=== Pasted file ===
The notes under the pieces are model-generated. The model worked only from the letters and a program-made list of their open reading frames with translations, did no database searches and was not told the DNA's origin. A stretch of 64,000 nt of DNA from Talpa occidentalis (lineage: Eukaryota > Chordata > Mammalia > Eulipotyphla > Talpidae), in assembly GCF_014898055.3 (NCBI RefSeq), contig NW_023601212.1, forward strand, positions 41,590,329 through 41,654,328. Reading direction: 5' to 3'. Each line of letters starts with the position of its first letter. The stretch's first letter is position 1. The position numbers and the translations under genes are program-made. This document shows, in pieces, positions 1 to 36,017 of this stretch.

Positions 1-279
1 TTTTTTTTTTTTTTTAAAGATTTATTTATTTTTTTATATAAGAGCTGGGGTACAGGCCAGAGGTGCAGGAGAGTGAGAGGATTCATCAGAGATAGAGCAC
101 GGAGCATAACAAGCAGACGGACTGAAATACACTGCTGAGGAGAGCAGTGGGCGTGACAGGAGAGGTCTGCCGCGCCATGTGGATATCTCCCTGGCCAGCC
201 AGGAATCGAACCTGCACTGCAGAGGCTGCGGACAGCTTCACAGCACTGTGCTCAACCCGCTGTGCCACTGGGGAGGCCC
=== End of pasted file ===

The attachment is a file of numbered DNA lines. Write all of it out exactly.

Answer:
The notes under the pieces are model-generated. The model worked only from the letters and a program-made list of their open reading frames with translations, did no database searches and was not told the DNA's origin. A stretch of 64,000 nt of DNA from Talpa occidentalis (lineage: Eukaryota > Chordata > Mammalia > Eulipotyphla > Talpidae), in assembly GCF_014898055.3 (NCBI RefSeq), contig NW_023601212.1, forward strand, positions 41,590,329 through 41,654,328. Reading direction: 5' to 3'. Each line of letters starts with the position of its first letter. The stretch's first letter is position 1. The position numbers and the translations under genes are program-made. This document shows, in pieces, positions 1 to 36,017 of this stretch.

Positions 1-279
1 TTTTTTTTTTTTTTTAAAGATTTATTTATTTTTTTATATAAGAGCTGGGGTACAGGCCAGAGGTGCAGGAGAGTGAGAGGATTCATCAGAGATAGAGCAC
101 GGAGCATAACAAGCAGACGGACTGAAATACACTGCTGAGGAGAGCAGTGGGCGTGACAGGAGAGGTCTGCCGCGCCATGTGGATATCTCCCTGGCCAGCC
201 AGGAATCGAACCTGCACTGCAGAGGCTGCGGACAGCTTCACAGCACTGTGCTCAACCCGCTGTGCCACTGGGGAGGCCC